Gevurah – Gehinnom [Things You Might Have Missed 2022]

I was unaware of Gevurah prior to this year, and I’ve really been missing out. The mysterious Quebecois duo utilizes an eerie, dissonant flavor of black metal to explore Jewish mysticism and the esoteric left-hand path. Their name, Gevurah, refers to one of the emanations of the infinite—to be reductive, God—specifically the ‘left hand’, denoting judgment. Previous LP Hallelujah! traded in the dark obscurantism and enigmatic melodies of the esoteric, and looked upward in awe. But Gehinnom—whilst retaining notes of dark atmosphere—has the force, bleakness, and inevitability of the unfathomable eschatology that follows with the divine. For Gehinnom connotes the place of torment that awaits the wicked after death—an iteration of Hell. You can expect ferocious neo-second-wave assaults, spliced with creeping Deathspell Omega-esque dissonance and atmosphere and cut with manic howls. Gevurah imbue everything with a heavy immediacy and franticness that make the straightforward sound fresh and urgent and add weight to the scattered passages of echoing melancholy melody.

Gehinnom is at once punishing and portentous. With fanatical energy X.T whips up firestorms of blastbeats and relentless, crashing beatdowns. All the while yowling and baying in a hoarse, throat-rending register that evokes the tortured soul undergoing a final transformation. The riffing—performed by X.T. and A.L.—is equally fierce, consisting of walls of whirlwind sound and rising up to urgent, sinister refrains. These storms settle from time to time, making way for smokey, or solemn spaciousness. Whether that’s void-like blackened doom (“At the Orient of Eden,” “Gloria in Excelsis Deo et Ira ad Homines in Terra”), or mystic, string-accompanied plucking (“Gehinnom,” “LV 16:22”). Those latter two tracks are instrumentals, but their presence is justified by their ominous scene-setting calm, “LV 16:22” additionally serving as a welcome midway respite. Full songs move through that pure blackened ire, burning melodies and echoing atmosphere so assertively that they feel half the length they actually are.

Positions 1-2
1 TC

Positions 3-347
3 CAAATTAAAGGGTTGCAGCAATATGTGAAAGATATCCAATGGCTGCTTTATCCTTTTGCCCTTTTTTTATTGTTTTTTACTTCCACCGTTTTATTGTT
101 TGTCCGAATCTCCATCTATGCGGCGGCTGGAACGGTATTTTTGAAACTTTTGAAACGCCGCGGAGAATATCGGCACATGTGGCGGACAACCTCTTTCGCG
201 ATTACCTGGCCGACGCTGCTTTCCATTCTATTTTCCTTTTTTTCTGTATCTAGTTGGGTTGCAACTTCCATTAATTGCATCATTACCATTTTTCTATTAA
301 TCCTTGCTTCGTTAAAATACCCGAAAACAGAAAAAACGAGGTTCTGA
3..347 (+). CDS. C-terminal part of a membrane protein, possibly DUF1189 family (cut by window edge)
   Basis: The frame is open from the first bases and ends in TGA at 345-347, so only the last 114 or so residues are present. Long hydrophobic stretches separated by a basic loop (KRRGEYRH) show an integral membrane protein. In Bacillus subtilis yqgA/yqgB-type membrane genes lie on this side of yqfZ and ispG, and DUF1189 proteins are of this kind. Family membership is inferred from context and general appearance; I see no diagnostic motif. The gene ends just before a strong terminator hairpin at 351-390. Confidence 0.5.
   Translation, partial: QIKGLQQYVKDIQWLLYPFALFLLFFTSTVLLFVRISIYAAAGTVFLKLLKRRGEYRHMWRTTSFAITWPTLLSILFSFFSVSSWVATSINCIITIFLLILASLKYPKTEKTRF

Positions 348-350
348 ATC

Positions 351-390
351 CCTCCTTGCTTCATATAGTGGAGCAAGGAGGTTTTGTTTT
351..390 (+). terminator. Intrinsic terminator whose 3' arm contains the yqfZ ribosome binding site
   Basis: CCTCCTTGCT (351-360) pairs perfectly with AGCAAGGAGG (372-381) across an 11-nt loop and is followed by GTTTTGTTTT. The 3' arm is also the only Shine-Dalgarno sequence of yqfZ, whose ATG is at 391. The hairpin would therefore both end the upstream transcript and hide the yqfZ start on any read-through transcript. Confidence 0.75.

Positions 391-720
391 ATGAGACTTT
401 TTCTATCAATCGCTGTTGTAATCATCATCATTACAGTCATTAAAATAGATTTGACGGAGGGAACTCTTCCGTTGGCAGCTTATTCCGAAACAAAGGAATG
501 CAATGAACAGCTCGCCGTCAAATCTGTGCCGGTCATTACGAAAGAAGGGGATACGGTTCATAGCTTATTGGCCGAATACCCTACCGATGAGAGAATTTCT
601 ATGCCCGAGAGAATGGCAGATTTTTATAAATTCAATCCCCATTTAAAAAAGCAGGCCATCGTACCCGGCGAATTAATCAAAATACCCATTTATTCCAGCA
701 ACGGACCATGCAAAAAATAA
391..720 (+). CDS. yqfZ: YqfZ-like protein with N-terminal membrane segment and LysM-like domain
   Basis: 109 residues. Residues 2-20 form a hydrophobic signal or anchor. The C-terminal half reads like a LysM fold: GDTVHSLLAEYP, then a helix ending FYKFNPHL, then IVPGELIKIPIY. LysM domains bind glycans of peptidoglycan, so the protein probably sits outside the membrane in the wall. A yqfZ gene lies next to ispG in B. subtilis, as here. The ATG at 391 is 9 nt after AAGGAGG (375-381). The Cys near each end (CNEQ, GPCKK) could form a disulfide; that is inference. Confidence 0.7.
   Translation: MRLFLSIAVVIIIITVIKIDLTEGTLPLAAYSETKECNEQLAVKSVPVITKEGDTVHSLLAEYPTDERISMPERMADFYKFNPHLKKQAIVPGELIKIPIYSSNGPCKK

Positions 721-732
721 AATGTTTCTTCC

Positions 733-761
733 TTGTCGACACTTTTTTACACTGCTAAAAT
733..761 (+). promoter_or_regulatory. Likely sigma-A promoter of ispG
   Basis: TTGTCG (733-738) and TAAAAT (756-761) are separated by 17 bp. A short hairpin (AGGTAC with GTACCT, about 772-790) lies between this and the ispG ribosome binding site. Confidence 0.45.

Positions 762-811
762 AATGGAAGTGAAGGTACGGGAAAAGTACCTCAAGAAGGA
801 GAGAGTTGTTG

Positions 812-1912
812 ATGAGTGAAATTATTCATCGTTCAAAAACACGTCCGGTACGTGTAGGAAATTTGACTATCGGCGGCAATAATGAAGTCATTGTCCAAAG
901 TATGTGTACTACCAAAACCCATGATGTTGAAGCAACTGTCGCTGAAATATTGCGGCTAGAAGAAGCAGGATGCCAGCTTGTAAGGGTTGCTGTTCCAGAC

The whole is suffused with a feeling of ritualism. Vocals carry a boding not only in their mania—such as the joint howls in “At the Orient…,” and “Blood-Soaked Katabasis”—but also in their recurring turn to snarling whispers (“At the Orient…”), grave, drawling speech (“Towards the Shifting Sands”), and chanting singing (“Memento Homo…,” “Gloria…”). Meanwhile, the lamenting minor melodies that break out, accentuated by irresistible, pounding beats (“At the Orient…” “Blood-Soaked Katabasis,” “Gloria…”) carry a religious ecstasy recalling the apex of a ceremonial dance. Equally, the slower, more musing melodic passages (“Towards…”) are sacramentally introspective, approaching even the hypnotic realms of Schammasch. It really helps that the riffs flirt frequently with an expressive fluttering that makes them even more thrilling. And it helps that the mix allows the inexorably beating percussion, demented howls, and twisting guitars an equal presence. As these respectively crash, wail, and dance around your ears, and slide from merciless ardor to eerie sincerity, you’ll hardly notice the three-quarters of an hour slip past.

Gehinnom may be one step more accessible—simple, even—than Hallelujah!, but it’s two steps more gripping. Gevurah’s uncompromisingly intense approach translates to a thoroughly compelling piece of black metal. Spiritually, this album might dwell in the shadows, but it deserves to see the light.

Tracks to Check Out: ”Blood-Soaked Katabasis,” “Towards the Shifting Sands,” “Gloria In Excelsis Deo, Et Ira Ad Homines In Terra”

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